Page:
want to develop an effective argument or explanation, we have to decide which premises need to have their relevance substantiated and which premises do not. Making this decision requires that we understand what is expected of us in reasoning. We must also consider the degree to which our audience will accept that what we claim to be relevant really is, even though we give no evidence for its relevance.
Decisions about what to include or not include to establish relevance can only be made by thinking about the context. Imagine if I were to argue that all Australians should give due recognition to Aboriginal native title claims' (claim 1) and I gave, broadly, three reasons to show why:
2. Both common law and legislation demand such recognition.
3. Aborigines were the first inhabitants of the continent we now call Australia.
4. Henry Reynolds has written an excellent book on the history of Aboriginal-European relations called The Other Side of the Frontier (1980).
For claim 2, I would not consider it necessary to explain the relevance of the legal position; I would simply assume that my audience would see that a legal requirement was relevant to what all Australians should do. For claim 3, I would consider it necessary to explain to some audiences (perhaps those ignorant of such matters) the relevance of the claim (by adding the claim 'The first inhabitants of a land mass have inalienable rights to that land', claim 5); I would assume that other audiences would see the relevance. For claim 4, I would always seek to explain the relevance of this unusual premise (by adding the claims 'This book incontrovert-ibly demonstrates the need for reconciliation and native title claims are essential to reconciliation', claim 6).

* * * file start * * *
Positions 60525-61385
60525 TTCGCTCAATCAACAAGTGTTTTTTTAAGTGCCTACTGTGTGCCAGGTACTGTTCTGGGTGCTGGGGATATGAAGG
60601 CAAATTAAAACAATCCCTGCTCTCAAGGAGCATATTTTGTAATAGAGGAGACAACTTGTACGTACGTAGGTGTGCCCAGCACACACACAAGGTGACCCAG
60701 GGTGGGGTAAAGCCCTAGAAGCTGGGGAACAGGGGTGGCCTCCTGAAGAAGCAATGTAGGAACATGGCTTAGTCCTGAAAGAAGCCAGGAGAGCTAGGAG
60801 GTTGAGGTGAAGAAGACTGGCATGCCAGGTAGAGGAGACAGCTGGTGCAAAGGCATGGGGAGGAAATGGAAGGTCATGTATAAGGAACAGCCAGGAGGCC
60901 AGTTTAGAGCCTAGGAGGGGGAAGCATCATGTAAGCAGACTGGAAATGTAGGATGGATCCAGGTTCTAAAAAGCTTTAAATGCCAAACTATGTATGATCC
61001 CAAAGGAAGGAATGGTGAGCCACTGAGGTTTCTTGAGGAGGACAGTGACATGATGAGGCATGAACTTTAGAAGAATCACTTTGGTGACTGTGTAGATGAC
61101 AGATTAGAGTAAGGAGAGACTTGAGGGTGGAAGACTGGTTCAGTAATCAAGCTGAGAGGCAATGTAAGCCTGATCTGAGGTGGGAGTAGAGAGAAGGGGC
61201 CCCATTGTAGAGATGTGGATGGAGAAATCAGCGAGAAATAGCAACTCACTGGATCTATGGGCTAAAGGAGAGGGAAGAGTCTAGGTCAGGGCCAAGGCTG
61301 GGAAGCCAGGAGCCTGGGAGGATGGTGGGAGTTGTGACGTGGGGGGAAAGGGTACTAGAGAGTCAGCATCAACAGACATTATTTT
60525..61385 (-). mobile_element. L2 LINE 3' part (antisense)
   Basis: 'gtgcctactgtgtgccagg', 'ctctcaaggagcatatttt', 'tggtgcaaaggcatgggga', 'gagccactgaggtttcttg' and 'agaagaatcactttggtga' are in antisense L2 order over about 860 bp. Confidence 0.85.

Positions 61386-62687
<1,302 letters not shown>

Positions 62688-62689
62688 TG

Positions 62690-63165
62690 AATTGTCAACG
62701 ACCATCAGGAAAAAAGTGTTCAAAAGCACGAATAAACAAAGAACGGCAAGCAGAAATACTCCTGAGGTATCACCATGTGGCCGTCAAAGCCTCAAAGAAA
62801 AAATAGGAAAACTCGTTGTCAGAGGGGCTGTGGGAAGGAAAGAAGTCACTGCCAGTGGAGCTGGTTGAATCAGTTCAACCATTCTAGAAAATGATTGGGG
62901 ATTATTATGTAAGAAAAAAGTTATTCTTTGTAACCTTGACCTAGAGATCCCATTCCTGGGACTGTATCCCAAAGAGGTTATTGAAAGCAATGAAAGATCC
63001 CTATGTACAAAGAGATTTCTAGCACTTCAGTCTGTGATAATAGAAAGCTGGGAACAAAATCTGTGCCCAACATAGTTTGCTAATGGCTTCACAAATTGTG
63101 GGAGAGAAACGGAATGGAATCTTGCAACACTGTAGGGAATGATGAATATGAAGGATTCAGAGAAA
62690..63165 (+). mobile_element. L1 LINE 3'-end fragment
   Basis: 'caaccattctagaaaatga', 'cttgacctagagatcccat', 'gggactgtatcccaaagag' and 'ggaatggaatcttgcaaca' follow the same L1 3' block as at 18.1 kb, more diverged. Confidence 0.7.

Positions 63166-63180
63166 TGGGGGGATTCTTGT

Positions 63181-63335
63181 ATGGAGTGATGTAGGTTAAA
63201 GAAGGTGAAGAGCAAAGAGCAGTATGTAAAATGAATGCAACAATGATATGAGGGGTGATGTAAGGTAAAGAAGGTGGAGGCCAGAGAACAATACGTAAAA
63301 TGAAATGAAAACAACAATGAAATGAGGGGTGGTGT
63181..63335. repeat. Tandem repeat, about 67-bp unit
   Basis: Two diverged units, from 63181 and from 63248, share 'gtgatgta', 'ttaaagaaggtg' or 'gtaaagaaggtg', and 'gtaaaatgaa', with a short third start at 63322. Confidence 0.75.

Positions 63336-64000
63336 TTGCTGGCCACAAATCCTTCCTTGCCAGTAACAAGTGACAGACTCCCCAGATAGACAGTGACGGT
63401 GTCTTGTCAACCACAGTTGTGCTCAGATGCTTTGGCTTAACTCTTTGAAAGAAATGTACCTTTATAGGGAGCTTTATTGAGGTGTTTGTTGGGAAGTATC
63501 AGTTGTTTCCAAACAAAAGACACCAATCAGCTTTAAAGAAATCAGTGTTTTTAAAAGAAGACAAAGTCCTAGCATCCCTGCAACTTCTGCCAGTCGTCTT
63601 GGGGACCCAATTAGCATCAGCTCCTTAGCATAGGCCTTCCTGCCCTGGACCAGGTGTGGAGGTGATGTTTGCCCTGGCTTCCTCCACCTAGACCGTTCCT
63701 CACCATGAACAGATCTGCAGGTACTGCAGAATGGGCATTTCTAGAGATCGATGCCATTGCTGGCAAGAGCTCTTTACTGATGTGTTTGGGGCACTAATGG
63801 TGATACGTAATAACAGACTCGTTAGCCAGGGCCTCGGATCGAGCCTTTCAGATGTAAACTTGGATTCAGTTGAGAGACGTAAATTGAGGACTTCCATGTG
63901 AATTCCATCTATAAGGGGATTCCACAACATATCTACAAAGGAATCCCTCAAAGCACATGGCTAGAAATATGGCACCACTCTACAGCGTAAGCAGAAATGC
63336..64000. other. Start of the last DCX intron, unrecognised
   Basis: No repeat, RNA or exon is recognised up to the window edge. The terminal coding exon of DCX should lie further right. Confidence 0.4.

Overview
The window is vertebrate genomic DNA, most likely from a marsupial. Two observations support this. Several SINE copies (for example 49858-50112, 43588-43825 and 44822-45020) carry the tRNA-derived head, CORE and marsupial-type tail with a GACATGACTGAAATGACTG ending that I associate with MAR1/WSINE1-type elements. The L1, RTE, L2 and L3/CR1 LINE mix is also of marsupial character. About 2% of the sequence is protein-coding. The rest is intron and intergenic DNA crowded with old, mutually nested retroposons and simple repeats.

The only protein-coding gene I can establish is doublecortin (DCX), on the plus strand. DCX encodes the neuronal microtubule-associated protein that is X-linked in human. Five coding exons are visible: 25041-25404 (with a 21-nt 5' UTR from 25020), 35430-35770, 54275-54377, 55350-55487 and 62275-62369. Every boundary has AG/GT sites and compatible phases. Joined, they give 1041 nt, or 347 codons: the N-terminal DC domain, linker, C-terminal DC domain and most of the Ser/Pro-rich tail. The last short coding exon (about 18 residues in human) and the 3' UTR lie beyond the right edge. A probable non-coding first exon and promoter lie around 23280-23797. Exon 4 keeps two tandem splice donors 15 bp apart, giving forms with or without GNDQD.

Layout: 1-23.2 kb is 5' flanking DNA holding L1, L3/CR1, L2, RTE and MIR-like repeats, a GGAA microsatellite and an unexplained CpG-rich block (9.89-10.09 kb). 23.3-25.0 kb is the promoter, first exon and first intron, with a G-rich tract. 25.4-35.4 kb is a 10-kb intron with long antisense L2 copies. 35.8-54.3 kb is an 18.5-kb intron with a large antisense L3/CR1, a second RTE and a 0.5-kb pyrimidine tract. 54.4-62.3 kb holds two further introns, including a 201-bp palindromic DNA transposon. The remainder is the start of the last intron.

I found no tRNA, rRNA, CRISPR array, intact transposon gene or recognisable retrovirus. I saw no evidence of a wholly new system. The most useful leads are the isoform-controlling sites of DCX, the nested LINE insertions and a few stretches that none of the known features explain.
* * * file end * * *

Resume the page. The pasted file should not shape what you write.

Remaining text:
Here is another example that shows how context involves both people and ideas. Students at university usually write for a knowledgeable academic and fail to work carefully through all the issues, assuming that the academic will 'fill in the gaps'. In doing so, they forget that they must also meet one of the contextual requirements of scholarly work: that they not make too many assumptions, not presume that the audience is clever and will 'get' the point of the essay. Hence many essays fail to achieve the required standard because their authors have not consciously considered and learnt about the context into which they fit. This point is significant in all communication. Whenever we communicate we must actively imagine and reflect on our context and how that might influence the way we present our arguments and explanations.
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